If there exists a signal that emanates from the wound that is responsible for the first mitotic peak, it should be possible to observe intermediate stages of increase in mitoses as a function of distance from the wound. By 3-4.5h following amputation at the tip of the tail, a wave-like increase in mitoses starting from the wound site was in fact observed (Figs. 2E-F). At the 3 and 4.5h time points, fragments were found to be in various stages of mitotic elevation (Figs. 2G-H). By 6h, all but one fragment showed similar mitotic increase in the anterior and the posterior (Fig. 2F). The mitotic increase was found to spread from near the wound site along the periphery of the animal, before spreading towards the fragment middle (Fig. 2H). These observations indicate the candidate existence of a diffusion/spreading mechanism that triggers the first mitotic peak.

The signal that causes the first mitotic peak acts mainly on the G2/M transition

The simplest explanation for the rapid increase in mitotic numbers during the first mitotic peak would be action of the inducing signal on G2/M progression, resulting in shortening of G2. Because BrdU can only be applied by injection or feeding (Newmark and Sánchez Alvarado, 2000), which both induce an increase in neoblast proliferation, BrdU-labeling and fraction of labeled mitoses (FLM) experiments cannot easily identify the kinetic changes in cell cycle phases that occur following injury. However, prior FLM experiments indicate that the median length of G2, under conditions of stimulation, is 6h (Newmark and Sánchez Alvarado, 2000). Furthermore, experiments with S-phase inhibitors suggested that roughly half of the mitoses induced by wounding could occur if S phase was blocked (Saló and Baguñà, 1984). Though not conclusive, these observations are consistent with the idea that acceleration of S-phase does not alone explain the first mitotic peak. In general these observations suggest that approximately half of the mitoses observed at the first peak come from cells that were in S-phase at the time of injury and half come from cells that were in G2. We further reasoned that if the signal that causes the rapid mitotic increase simply accelerates G2, no apparent change in numbers of S-phase cells should be visible. By contrast, if the first peak is explained entirely by a change in the rate of S-phase entry or progression, a robust change in the number of S-phase cells during production of the first mitotic peak should occur. Animals were amputated post-pharyngeally and left to respond to the injury for 0, 3, and 6h. Subsequently, tails were macerated and in situ hybridizations were performed on resultant separated and fixed cells. We probed for expression of the planarian homologs of the S-phase-specific transcripts histone H2B (Hewitson et al., 2006) and rnr1 (Bjorklund et al., 1990; Eriksson et al., 1984), as well as smedwi-1 as a control. The smedwi-1 gene encodes a planarian homolog of PIWI proteins and is expressed in more than 90% of actively cycling neoblasts (Reddien et al., 2005b). Therefore, it should be expressed in most, if not all cell cycle stages. No significant increase or decrease in the number of cells positive for the S-phase markers or smedwi-1 was observed (Figs. 2I-K). Whereas it is possible that changes in multiple phases of the neoblast cell cycle occur, these data support the idea that the wound-specific signal that induces the first mitotic peak causes an acceleration of G2 rather than S-phase.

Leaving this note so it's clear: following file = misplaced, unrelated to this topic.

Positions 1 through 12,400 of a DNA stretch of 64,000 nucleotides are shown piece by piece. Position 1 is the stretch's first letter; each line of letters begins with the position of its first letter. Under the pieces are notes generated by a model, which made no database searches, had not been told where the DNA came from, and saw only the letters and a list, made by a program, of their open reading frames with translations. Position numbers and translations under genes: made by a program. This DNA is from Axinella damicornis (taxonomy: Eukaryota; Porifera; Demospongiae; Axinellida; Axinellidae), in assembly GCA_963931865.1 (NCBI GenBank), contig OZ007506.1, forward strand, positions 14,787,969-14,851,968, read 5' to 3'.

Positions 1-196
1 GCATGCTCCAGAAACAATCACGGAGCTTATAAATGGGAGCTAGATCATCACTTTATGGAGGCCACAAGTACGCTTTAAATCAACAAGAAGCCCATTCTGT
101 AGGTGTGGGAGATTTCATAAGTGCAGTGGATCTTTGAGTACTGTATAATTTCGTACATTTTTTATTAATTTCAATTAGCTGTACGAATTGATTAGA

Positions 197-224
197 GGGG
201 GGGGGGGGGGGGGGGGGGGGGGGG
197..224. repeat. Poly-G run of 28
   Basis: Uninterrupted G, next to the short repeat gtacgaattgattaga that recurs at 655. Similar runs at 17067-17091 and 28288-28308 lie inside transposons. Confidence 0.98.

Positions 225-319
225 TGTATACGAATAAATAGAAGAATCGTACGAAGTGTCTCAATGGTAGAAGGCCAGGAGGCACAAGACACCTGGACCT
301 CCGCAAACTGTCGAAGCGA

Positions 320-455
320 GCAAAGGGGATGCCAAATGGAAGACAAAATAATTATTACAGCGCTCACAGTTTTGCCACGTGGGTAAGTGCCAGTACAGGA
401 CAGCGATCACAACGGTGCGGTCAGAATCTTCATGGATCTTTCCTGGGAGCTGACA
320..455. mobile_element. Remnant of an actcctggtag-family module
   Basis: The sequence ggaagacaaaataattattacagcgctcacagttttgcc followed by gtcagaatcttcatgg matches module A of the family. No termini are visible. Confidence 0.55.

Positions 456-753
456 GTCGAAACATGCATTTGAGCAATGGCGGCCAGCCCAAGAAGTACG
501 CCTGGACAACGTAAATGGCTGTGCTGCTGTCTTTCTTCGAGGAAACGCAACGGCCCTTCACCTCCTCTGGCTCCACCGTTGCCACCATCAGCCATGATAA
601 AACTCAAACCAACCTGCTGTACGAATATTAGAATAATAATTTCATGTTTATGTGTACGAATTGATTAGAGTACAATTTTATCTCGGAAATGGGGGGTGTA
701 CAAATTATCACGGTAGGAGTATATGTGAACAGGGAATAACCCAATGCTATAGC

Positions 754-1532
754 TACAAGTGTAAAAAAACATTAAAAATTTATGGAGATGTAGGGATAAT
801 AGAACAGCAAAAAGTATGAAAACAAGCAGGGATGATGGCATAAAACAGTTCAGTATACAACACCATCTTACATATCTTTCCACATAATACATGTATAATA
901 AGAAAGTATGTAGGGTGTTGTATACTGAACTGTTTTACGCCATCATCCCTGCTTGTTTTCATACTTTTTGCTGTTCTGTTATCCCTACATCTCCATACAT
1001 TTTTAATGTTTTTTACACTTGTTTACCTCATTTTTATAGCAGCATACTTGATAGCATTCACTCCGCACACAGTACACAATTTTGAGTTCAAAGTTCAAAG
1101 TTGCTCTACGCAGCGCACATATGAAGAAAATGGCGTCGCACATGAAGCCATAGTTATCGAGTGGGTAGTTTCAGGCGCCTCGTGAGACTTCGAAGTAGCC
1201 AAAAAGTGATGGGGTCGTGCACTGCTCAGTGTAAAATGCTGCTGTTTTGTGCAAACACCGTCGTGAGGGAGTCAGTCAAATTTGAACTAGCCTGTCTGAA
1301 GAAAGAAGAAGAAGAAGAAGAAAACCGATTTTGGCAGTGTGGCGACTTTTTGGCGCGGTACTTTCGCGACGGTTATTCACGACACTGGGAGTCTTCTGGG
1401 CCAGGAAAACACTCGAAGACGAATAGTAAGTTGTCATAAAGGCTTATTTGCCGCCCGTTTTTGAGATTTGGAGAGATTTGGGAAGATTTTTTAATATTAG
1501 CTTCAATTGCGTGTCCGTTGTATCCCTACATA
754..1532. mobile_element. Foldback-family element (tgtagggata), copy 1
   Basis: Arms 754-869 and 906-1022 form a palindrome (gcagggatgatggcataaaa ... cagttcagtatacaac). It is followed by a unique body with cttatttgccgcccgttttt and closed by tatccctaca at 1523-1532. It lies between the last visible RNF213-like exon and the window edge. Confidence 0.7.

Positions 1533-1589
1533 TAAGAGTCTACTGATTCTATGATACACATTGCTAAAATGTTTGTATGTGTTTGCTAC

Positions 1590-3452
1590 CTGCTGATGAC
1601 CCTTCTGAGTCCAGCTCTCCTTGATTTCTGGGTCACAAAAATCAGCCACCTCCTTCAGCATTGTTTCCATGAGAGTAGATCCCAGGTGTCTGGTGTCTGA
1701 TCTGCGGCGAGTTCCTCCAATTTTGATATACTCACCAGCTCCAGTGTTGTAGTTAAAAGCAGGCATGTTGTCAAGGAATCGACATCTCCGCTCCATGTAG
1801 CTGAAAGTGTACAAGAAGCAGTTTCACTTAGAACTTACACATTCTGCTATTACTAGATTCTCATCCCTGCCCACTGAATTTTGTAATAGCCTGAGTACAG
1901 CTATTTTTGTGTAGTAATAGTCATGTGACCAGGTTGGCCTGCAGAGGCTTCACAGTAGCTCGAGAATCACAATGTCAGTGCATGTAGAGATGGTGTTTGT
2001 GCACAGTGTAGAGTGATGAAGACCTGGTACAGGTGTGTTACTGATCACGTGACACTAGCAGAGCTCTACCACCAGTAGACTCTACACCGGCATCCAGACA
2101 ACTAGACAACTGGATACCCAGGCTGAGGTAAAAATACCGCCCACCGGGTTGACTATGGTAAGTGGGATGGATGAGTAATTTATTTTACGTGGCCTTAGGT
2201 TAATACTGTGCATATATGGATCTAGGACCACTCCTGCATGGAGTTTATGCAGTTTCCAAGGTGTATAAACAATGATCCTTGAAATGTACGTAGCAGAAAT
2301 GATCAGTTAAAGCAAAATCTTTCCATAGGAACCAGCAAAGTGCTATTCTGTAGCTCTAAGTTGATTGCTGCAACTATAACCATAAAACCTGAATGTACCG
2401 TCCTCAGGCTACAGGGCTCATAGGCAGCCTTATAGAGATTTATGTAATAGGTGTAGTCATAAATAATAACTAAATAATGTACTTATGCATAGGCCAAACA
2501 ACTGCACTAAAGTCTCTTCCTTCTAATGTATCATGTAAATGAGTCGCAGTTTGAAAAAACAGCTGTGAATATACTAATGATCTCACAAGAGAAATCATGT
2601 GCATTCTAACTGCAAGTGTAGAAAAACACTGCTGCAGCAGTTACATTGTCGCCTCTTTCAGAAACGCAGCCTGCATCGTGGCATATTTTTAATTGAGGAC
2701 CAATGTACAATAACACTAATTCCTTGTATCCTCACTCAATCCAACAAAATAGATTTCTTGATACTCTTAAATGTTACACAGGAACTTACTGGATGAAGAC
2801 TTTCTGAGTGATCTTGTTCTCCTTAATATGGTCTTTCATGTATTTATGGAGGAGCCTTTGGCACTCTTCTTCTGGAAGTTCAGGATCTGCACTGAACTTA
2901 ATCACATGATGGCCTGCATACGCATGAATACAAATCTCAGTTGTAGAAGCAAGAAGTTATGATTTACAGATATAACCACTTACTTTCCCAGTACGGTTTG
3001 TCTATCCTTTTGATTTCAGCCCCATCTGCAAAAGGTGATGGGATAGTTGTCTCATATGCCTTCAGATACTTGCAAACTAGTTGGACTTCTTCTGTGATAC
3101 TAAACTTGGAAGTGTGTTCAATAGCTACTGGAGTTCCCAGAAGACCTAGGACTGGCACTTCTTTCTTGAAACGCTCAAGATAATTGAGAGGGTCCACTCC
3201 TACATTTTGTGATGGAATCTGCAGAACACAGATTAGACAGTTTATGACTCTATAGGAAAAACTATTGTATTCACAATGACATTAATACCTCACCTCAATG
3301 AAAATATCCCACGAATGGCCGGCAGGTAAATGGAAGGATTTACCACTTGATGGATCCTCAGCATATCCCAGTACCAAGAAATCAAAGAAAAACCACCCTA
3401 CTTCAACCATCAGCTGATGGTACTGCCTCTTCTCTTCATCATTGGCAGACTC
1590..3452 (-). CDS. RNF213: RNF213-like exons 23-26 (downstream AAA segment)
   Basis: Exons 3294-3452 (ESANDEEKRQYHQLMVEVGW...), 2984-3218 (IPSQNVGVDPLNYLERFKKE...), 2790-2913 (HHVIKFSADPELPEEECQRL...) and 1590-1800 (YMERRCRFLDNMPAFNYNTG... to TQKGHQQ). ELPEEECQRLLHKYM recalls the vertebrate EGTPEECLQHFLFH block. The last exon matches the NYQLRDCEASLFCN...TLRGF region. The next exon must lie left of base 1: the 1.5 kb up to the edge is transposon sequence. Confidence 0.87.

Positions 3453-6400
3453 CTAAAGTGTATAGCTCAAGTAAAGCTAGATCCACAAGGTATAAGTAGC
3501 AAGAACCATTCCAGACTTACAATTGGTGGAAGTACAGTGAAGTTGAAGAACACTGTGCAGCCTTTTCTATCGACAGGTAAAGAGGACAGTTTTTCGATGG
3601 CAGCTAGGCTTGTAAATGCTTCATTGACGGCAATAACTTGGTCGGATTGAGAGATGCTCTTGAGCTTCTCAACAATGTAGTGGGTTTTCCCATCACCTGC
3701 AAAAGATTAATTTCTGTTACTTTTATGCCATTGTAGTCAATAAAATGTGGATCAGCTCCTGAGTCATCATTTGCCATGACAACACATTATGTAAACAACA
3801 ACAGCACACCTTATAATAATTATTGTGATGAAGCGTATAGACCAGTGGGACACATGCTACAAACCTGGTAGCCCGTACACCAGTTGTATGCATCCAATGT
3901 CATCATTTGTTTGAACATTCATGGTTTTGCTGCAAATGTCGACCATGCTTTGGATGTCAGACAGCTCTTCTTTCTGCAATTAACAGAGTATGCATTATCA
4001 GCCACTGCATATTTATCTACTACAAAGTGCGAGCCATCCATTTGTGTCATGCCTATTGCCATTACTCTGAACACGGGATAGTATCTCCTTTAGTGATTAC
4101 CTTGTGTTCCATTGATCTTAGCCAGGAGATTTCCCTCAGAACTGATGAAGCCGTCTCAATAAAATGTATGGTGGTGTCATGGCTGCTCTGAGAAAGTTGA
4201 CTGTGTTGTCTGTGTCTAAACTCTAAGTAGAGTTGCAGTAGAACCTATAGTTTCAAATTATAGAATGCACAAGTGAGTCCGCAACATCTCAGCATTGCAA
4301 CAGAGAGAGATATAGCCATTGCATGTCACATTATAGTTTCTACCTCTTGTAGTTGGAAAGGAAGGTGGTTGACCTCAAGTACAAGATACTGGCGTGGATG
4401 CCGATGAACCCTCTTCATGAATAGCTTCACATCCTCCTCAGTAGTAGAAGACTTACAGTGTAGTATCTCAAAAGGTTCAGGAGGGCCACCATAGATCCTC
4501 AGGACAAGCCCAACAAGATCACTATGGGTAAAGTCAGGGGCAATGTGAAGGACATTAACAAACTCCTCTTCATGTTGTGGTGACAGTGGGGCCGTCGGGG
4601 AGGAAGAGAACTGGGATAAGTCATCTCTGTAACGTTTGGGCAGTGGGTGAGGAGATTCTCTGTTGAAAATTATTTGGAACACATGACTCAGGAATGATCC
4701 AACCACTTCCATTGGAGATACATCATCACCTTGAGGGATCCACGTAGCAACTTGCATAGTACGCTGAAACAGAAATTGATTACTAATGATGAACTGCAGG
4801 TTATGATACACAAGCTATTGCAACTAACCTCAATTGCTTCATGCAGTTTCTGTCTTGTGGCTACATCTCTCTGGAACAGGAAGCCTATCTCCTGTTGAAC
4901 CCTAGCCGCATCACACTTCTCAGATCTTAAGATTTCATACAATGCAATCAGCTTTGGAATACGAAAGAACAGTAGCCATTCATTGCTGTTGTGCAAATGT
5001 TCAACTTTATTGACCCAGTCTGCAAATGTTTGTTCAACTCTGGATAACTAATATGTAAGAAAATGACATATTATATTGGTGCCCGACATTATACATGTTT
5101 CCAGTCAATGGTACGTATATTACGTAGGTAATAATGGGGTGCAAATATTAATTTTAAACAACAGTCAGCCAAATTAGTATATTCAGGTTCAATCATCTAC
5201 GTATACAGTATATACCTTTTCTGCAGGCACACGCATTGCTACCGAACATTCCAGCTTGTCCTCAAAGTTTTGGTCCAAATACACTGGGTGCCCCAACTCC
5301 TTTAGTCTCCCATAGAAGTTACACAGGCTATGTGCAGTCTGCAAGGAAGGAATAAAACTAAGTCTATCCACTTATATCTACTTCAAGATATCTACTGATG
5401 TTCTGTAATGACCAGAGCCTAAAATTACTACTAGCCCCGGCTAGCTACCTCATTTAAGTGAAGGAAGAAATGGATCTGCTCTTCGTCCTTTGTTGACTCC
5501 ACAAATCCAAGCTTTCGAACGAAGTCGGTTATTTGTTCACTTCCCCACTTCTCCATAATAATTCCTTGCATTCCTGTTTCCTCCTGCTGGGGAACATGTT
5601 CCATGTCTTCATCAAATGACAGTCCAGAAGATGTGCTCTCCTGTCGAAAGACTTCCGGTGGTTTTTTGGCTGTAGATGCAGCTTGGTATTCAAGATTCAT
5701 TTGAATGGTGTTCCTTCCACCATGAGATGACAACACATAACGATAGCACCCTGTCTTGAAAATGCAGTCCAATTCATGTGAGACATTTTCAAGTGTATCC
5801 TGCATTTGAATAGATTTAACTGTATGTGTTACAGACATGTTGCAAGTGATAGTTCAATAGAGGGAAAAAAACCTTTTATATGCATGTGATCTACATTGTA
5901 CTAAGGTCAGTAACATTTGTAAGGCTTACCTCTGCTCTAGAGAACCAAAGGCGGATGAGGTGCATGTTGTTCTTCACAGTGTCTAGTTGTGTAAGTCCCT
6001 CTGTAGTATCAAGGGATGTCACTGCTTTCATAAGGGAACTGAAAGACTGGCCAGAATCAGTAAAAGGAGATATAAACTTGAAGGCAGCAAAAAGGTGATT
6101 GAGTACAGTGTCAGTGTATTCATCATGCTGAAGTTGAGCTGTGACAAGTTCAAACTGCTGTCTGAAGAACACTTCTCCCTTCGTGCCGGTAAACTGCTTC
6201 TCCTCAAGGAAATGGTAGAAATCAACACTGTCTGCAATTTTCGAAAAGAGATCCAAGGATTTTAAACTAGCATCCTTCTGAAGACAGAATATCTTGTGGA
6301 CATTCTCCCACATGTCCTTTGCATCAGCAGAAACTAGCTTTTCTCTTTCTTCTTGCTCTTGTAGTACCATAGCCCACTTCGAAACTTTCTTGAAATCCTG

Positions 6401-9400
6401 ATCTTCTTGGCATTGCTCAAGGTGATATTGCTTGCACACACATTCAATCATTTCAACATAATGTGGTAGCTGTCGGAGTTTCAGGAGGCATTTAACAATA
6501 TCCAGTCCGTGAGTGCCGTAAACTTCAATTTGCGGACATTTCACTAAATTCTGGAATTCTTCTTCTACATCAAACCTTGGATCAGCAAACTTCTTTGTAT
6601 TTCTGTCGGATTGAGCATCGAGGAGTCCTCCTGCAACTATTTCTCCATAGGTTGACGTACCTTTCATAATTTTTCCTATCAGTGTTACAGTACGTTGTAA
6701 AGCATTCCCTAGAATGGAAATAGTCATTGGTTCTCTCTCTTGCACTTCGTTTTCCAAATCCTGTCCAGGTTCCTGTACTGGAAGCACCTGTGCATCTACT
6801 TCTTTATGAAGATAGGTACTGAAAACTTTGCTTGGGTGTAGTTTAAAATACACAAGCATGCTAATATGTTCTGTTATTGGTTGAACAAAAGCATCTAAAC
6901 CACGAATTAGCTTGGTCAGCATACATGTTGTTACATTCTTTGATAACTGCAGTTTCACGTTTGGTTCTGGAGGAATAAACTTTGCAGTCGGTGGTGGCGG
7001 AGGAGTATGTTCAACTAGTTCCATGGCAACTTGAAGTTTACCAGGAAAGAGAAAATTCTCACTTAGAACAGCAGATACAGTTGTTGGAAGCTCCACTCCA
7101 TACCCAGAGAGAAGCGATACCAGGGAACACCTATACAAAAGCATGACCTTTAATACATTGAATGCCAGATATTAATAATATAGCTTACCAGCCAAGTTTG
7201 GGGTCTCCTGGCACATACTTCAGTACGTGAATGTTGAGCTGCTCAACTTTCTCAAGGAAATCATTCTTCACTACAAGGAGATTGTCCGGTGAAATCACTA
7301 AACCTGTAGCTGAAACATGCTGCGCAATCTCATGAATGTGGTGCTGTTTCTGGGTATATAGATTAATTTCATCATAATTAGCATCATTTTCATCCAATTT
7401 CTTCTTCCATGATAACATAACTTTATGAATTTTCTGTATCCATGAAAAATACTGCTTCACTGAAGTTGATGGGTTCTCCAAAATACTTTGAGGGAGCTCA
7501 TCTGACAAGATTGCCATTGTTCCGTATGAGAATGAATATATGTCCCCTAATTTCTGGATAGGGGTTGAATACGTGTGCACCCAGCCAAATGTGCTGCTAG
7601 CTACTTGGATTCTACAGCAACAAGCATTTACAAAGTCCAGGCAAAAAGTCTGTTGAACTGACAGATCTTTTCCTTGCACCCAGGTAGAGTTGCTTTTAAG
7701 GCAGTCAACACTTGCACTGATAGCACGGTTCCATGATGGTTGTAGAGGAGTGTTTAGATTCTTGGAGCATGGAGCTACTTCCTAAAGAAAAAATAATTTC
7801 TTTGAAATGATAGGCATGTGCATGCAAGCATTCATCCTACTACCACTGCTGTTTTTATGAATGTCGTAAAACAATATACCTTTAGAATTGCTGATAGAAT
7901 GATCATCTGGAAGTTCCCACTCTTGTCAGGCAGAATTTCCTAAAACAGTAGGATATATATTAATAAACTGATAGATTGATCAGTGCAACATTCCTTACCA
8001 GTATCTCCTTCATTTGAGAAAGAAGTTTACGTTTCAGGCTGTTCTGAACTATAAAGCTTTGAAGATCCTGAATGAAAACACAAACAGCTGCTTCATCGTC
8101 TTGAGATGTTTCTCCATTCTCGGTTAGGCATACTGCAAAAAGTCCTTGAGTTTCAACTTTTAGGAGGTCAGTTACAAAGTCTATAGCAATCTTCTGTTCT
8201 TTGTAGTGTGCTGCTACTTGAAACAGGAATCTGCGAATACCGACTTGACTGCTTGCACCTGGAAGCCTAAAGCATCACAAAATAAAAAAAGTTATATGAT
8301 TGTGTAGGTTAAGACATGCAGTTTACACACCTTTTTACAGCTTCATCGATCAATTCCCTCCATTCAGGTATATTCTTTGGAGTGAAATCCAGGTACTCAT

The localized increase in mitoses at the wound site during the second peak is specific to loss of tissue

Mitoses localize to the wound site by two days following amputation. However, as described above, fragments that were only incised showed no robust second mitotic peak. We also examined animals that were amputated postpharyngeally, and, in addition, had a thin epidermal strip cut off the side of the resulting tail fragments (Fig. S3A). These fragments possessed a wound surface twice as large as the wounds from simple tail amputation; however, both fragment types were missing approximately the same amount of tissue (the entire midbody and head) and had a similar second mitotic peak (Fig. S3A). These observations raise the question of what factor(s), if not simply wounding or wound size, trigger the second neoblast-response phase that culminates in the second peak.